Recently a friend of mine hurt me deeply. I felt betrayed and disrespected. I tried to pretend the insult was no big deal, but inside I was seething. I can always tell when resentment has invaded my life because I start obsessing about the pain. When I went to bed that evening, I literally felt sore. All I could think about was retaliation.
But just before falling asleep I mouthed a prayer. I meant what I said, even though my feelings begged me to retract the words. I prayed: "Lord, help me to forgive _____." Then, during the night I dreamed that I was enjoying a friendly conversation with this person. When I woke up, it felt as if we had really been talking!
It was a miracle. I realized the dream was God's way of softening my heart and taking out the offense. The Lord gave me the grace to forgive.
Perhaps you've been insulted, overlooked, stabbed in the back or mistreated—and now bitterness is poisoning your soul. Don't let it spread any further. You can nip your offense in the bud by following these guidelines:
1. Don't nurse your grudge. It feels good to our flesh when we replay an offense in our minds and then fantasize about hurting the other person. But if you star in and direct this dramatic movie in your head, you are going to be making sequels for months and years until bitterness makes you sick. Pull the plug on the whole production now.
2. Let go of all revenge. C.S. Lewis said: "To be a Christian means to forgive the inexcusable, because God has forgiven the inexcusable in you." No matter how a person offends you, be humble enough to recognize that you've probably done the same thing to someone else before. Quit sharpening your knives. You will be tempted to think about hurting the person, but remember that those knives are hurting you worse than anyone else.
3. Don't spread your bitterness. Sometimes you may need to vent to a close friend about what happened, but this isn't so you can ruin the reputation of the person who hurt you. If you share your pain with someone because you need advice, don't seek sympathy or go to those who have animosity toward the person who hurt you. That's like mixing toxic chemicals! Instead, go to mentors or friends who are mature enough to tell you the truth. You may feel mistreated, but the speck in your brother's eye may actually be a log in yours. A true friend will tell you that you are overreacting or being unreasonable.
4. Pray for good things to happen to the person who hurt you. Jesus urged His disciples to love and pray for their persecutors (Matt. 5:44). That's a foreign concept in this age when we unfriend people on Facebook just because they forgot to invite us to a party. Calm down, let go of your petty outrage and ask God to bless the person who offended you. Forgiving prayer will feel like a warm salve applied to your wound.
5. Reach out and expect to repair the relationship. Jesus places a high priority on reconciliation. He wants us to get along. If you are praying and you remember that someone has something against you, Jesus said, "First be reconciled to your brother" (Matt. 5:24). On the flip side, He said if someone has sinned against you, "go and reprove him" (Matt. 18:15).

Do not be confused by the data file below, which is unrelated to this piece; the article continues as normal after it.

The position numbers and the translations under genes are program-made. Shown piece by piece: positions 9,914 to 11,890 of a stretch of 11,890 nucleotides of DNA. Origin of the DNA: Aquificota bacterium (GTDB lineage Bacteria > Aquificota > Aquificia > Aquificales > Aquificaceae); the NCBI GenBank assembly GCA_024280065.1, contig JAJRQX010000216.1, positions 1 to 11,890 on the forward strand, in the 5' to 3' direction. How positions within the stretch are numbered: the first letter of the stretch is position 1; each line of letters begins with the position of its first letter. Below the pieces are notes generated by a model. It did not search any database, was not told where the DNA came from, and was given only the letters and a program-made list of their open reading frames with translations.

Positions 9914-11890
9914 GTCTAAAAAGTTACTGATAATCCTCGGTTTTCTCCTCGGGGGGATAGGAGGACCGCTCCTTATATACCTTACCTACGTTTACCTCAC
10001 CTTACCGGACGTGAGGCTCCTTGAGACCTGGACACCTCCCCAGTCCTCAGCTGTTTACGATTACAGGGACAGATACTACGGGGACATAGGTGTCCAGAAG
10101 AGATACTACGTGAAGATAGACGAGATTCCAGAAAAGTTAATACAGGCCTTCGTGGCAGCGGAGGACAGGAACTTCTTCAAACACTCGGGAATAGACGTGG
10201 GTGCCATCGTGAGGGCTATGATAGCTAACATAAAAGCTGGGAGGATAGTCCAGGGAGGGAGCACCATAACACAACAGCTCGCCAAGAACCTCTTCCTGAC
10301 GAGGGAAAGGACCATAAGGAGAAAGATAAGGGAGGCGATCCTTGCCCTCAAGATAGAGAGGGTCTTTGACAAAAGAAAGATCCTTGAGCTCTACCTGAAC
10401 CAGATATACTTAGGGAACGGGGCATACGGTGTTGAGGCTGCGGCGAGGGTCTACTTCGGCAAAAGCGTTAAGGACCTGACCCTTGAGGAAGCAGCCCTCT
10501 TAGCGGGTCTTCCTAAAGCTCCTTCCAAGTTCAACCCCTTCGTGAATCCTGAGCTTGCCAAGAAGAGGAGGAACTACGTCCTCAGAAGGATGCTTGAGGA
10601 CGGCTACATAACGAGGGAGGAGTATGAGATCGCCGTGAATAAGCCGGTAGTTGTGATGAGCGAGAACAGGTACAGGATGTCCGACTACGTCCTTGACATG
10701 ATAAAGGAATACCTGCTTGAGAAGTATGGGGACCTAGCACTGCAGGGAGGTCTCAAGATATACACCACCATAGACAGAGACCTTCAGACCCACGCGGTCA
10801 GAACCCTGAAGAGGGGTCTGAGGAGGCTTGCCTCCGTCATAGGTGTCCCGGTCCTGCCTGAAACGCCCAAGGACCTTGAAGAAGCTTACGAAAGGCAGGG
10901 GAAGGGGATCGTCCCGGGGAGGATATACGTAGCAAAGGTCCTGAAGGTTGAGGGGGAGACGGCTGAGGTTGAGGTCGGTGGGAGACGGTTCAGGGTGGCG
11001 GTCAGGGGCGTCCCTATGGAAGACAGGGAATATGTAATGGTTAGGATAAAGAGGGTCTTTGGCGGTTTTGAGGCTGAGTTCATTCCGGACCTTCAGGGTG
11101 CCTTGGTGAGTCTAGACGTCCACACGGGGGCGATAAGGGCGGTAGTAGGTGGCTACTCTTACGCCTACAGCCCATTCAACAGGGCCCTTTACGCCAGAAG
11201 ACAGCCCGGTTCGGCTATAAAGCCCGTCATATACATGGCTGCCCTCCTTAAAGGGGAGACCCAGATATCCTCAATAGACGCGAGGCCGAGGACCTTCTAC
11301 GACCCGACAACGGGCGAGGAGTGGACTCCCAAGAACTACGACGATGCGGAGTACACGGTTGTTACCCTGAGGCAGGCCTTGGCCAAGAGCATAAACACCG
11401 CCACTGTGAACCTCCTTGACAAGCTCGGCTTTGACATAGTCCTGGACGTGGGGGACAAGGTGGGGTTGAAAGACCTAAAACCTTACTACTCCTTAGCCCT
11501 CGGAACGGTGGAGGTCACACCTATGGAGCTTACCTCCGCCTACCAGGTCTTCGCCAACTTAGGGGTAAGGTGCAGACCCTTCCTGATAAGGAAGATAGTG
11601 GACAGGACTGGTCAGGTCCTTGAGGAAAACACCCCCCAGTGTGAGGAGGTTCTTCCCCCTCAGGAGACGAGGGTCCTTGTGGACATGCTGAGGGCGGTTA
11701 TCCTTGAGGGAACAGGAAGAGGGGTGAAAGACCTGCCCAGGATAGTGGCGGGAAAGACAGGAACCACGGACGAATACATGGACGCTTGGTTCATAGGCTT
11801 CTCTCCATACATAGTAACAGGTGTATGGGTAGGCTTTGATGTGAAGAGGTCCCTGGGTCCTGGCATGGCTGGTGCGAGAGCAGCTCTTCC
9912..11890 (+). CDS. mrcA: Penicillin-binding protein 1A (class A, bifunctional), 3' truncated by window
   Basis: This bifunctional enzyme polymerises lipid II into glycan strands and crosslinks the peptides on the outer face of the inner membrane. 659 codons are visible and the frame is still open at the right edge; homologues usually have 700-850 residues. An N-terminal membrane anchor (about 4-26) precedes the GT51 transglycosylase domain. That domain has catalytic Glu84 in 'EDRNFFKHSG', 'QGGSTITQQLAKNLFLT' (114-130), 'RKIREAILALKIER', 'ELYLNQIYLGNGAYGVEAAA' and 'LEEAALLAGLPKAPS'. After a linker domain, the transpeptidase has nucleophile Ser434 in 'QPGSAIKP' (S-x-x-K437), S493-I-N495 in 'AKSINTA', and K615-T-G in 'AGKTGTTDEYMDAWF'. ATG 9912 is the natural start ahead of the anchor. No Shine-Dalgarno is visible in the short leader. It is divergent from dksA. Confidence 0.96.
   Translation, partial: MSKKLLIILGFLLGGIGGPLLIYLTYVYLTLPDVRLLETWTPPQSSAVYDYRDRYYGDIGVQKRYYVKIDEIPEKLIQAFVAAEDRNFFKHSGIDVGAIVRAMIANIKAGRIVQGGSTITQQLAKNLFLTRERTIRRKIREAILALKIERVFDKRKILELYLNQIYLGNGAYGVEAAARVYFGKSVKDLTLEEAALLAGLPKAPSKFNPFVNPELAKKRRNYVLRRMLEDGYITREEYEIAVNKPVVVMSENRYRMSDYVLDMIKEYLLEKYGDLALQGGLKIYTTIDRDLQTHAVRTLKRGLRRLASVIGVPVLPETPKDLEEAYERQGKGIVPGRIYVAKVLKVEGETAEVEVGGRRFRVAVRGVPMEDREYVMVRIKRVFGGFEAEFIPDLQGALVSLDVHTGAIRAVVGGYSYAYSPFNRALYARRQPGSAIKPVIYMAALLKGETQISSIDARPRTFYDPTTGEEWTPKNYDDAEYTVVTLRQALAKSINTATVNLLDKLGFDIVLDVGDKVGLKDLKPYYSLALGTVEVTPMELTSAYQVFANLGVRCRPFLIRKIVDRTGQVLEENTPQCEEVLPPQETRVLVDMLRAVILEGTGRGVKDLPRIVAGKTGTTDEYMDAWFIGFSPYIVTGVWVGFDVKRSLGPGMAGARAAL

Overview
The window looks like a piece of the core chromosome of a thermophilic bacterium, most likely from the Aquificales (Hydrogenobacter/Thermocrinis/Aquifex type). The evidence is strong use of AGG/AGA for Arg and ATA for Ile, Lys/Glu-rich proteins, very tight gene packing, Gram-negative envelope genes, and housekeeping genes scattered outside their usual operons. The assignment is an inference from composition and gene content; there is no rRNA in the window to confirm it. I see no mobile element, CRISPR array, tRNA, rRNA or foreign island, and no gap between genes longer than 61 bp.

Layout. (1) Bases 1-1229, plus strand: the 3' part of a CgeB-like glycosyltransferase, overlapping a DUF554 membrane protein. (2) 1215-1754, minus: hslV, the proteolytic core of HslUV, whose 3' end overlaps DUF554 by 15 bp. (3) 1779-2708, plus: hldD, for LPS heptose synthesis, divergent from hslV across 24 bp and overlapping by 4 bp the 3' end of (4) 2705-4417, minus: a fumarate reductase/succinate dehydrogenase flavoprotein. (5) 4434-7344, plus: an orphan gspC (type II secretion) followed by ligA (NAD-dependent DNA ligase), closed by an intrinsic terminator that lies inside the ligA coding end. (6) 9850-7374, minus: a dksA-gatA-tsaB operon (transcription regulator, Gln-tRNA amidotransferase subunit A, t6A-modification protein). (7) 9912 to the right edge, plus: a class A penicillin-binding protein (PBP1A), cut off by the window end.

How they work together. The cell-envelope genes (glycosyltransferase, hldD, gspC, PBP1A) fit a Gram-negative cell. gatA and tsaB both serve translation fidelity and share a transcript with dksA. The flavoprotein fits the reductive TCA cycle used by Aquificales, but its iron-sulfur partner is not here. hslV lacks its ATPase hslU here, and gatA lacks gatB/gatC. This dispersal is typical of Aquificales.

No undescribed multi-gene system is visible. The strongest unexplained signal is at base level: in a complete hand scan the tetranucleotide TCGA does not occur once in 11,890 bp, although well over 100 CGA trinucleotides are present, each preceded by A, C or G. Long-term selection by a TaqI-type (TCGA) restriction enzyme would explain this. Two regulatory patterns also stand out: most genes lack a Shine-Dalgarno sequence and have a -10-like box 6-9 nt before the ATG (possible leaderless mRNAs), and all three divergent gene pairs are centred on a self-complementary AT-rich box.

In both cases Jesus commanded us to confront. And confrontation is never easy. We'd rather just avoid each other. We'd rather "bury our hatchets," pretending that our nasty attitude is gone just because it's well-hidden under our Sunday morning smiles. But true forgiveness is not burying a hatchet while we still hate a person inwardly; forgiveness requires us to surrender the hatchet to Jesus.
6. Ask for God's forgiving love to fill your heart. One of my favorite preachers, Corrie ten Boom, struggled to forgive the Nazis who beat her in the Ravensbrück prison camp. After the Germans surrendered, she met a former Nazi guard in the street, and he told her he had become a Christian. He reached out his hand and asked her for forgiveness. She couldn't look at him.
But then Corrie remembered Romans 5:5, which says, "The love of God has been poured out within our hearts through the Holy Spirit." She realized that when we don't have the capacity to forgive, God gives us the love. Jesus changed Corrie's heart.
Corrie added: "God's love is stronger than my hatred and unforgiveness. That same moment I was free. I could say, 'Brother, give me your hand,' and I shook hands with him, and it was as if I could feel God's love streaming through my arms."
Jesus didn't promise a life without offenses. Hurt happens. But He provided the way to keep resentment from ruining our lives. As we enter this new year, make a conscious decision that you will embrace a life of miraculous forgiveness.
J. Lee Grady was editor of Charisma for 11 years before he launched into full-time ministry in 2010. Today he directs The Mordecai Project, a Christian charitable organization that is taking the healing of Jesus to women and girls who suffer abuse and cultural oppression. Author of several books including 10 Lies the Church Tells Women, he has just released his newest book, Set My Heart on Fire, from Charisma House. You can follow him on Twitter at @LeeGrady or go to his website, themordecaiproject.org.
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